The ability to interrupt a thread and change what it's doing is a much different requirement and a
far more difficult one to achieve. If you are thinking along these lines, reconsider your objectives
very carefully! Why do you want to interrupt this particular thread? Could you get your work done
by (1) polling from this thread, (2) waiting for this thread to complete its present task and then
looking at a queue, or (3) simply creating a new thread to execute the task at hand? There is
probably a simpler means of doing what you want. Find it.
Win32 I/O Completion Ports
An I/O completion port is Win32's answer to the producer/ consumer problem. You create a
completion port with a file handle and then have a number of threads waiting on that completion
port. When a packet arrives on that handle, one of the waiting threads is awakened and given the
packet to work on. Upon completion, the thread sends any reply it needs to send and goes back to
wait on the port again. Windows NT hackers love these things.
Communicating via Streams
On occasion you will see discussions of communicating between threads via streams, pipes,
sockets, or some other higher level of communication. There are valid reasons for doing this, but
most of those reasons boil down to "to interface with existing code." If you're working with an
interface that someone else defined, OK. Do it that way. Otherwise, forget it! What do you think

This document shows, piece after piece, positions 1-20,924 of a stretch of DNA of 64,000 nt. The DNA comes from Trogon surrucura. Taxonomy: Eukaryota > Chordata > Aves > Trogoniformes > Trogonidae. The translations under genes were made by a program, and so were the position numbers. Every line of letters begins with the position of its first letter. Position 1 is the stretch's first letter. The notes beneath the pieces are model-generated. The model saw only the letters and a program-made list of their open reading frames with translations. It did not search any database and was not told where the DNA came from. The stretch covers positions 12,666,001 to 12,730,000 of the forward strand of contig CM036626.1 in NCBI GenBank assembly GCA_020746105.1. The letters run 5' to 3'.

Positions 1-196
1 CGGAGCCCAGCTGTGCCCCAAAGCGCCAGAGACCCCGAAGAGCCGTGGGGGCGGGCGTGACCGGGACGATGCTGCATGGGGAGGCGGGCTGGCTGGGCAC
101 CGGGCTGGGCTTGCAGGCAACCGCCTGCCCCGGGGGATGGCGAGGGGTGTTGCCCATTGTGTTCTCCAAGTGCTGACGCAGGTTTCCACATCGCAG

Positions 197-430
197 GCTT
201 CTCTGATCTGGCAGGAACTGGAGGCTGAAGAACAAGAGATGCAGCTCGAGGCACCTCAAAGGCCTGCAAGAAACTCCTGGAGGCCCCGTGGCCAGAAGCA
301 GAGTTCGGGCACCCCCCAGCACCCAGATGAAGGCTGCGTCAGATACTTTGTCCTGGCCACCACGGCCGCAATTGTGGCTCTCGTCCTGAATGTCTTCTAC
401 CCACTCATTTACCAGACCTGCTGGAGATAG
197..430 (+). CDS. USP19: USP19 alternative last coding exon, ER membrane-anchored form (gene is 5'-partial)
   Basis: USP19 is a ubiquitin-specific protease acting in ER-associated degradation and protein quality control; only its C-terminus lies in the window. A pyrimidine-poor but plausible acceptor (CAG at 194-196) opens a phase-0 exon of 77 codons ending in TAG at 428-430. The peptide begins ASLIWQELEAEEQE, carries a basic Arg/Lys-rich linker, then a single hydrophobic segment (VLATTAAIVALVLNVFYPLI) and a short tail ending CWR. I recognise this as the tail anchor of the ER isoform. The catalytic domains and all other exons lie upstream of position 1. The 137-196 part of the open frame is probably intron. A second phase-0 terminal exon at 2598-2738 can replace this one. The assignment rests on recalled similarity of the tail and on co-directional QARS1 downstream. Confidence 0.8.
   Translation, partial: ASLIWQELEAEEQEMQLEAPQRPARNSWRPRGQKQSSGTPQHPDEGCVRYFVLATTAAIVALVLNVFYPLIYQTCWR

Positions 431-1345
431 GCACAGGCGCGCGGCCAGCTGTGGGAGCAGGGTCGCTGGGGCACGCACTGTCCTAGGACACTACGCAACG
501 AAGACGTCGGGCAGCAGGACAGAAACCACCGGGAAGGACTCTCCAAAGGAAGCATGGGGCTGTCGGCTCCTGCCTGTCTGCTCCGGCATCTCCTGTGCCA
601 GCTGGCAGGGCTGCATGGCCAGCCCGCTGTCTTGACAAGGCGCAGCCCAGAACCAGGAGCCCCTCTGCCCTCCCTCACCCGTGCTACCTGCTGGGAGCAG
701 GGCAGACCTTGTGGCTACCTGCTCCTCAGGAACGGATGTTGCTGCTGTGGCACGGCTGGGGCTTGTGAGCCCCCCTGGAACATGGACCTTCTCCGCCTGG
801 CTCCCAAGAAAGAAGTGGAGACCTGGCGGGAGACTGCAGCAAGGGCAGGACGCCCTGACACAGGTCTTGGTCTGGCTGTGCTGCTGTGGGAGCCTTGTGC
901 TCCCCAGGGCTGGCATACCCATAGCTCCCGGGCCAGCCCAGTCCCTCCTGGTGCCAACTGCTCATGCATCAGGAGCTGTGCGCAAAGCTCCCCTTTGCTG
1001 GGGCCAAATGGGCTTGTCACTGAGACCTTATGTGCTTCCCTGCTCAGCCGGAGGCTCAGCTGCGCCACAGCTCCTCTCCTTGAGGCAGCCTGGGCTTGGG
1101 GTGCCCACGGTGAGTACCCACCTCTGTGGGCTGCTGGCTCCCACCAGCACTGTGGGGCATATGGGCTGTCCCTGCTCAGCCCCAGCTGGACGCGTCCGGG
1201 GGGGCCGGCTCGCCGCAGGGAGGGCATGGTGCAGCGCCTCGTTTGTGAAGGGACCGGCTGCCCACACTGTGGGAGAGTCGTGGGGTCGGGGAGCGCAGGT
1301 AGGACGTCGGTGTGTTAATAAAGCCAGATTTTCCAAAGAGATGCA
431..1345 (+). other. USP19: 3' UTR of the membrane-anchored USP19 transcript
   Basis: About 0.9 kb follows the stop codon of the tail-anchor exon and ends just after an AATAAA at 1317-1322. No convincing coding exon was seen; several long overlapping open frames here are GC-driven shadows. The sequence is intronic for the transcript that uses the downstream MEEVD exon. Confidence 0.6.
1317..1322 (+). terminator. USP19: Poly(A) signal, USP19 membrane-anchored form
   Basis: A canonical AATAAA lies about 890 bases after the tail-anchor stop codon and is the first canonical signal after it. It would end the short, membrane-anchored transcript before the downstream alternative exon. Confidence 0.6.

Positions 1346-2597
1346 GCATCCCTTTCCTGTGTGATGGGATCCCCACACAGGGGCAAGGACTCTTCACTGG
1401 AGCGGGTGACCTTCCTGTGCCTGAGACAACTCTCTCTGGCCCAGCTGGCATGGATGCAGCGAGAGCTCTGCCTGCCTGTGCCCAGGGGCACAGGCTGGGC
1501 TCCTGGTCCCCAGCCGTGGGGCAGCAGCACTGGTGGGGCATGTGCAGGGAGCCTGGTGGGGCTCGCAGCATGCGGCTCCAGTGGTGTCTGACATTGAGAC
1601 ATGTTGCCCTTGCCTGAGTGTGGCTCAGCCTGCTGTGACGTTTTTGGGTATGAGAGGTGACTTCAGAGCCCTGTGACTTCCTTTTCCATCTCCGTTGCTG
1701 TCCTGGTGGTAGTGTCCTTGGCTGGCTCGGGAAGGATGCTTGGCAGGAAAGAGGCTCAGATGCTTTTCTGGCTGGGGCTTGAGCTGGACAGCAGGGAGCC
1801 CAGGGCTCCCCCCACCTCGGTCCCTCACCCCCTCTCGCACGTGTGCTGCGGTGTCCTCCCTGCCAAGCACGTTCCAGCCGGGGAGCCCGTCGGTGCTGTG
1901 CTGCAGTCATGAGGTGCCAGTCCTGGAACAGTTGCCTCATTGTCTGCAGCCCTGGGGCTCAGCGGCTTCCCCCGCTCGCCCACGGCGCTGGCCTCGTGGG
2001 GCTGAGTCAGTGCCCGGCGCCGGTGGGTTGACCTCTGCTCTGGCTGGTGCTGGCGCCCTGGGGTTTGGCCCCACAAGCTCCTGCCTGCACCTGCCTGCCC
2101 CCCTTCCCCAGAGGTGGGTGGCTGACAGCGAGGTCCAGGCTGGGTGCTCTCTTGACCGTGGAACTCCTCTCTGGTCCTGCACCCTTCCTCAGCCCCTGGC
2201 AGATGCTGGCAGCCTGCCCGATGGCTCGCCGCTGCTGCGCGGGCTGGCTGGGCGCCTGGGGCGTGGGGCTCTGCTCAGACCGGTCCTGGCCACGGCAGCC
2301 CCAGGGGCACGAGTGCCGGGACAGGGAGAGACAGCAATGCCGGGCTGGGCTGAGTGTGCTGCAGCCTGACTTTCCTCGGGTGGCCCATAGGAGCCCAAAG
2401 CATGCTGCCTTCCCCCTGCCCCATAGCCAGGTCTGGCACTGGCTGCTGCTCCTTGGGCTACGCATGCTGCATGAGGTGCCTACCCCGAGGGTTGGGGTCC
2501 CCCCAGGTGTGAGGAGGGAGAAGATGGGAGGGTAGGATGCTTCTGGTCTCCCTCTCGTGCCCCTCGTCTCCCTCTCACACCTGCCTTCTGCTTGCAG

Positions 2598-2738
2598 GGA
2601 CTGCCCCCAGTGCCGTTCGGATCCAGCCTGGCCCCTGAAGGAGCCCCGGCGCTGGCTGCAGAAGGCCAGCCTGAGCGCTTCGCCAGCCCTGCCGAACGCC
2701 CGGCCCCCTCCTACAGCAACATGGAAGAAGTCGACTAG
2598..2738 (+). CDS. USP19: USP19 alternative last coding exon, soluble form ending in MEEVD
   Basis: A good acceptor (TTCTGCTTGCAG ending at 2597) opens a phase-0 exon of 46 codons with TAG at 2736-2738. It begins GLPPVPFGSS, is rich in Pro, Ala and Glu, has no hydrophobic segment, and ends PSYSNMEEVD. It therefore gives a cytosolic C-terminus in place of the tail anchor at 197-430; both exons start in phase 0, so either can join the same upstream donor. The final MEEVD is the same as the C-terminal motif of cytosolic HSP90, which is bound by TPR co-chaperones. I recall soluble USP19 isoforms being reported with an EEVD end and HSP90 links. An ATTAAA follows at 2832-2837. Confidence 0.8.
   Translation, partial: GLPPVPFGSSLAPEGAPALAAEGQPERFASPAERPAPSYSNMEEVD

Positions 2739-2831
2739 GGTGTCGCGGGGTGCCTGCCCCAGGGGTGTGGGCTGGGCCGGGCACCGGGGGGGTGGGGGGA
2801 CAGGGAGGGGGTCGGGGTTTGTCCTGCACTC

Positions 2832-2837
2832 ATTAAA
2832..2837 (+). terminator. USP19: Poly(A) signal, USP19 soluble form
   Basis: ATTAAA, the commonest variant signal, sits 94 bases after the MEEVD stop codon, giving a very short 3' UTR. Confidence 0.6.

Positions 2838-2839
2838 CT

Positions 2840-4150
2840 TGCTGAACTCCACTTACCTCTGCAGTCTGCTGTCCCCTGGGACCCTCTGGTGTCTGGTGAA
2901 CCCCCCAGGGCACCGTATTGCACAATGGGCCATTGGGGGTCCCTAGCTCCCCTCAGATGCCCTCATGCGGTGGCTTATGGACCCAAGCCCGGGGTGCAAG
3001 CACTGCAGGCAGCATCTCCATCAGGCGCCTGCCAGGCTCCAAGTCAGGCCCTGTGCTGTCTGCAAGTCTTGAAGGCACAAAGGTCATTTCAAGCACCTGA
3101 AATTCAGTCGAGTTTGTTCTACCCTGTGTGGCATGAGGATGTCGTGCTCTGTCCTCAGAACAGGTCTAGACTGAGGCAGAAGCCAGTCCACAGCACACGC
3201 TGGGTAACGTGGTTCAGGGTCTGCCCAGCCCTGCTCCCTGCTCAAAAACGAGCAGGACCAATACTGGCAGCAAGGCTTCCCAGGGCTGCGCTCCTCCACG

you're doing? How often do threads want to exchange bytes? Practically never. They want to
exchange objects. Even when they're using strings, what they want to communicate is the string,
not the characters that make it up. So pass a string object.
Consider what a stream does. It supplies characters to a thread. If there are no characters in the
stream, the caller blocks. When another thread writes into the stream, the first thread wakes up,
removes the new characters, and starts over again. It's a producer/ consumer model restricting the
queue to bytes. And which one do you think is faster?
So you can communicate via streams, but... Don't do that.
This keyword in C is used to indicate to the compiler that the variable in question changes
independent of the local code. Hence, the compiler is not allowed to optimize away loads or stores.
Indeed, loads must come from main memory, not be filled from cache. Stores should be expedited
around the store buffer. The idea here is that memory-mapped I/O uses memory addresses as I/O
registers and every read or write is meaningful. This is completely orthogonal to threads. Do not
use volatile with threads, thinking that it will solve any threading problem. You won't like the
The Java spec says that volatile can be used instead of locking. It's right but misleading. Use
locking. (See Volatile: The Rest of the Story.)
Condition Variables vs. wait/notify
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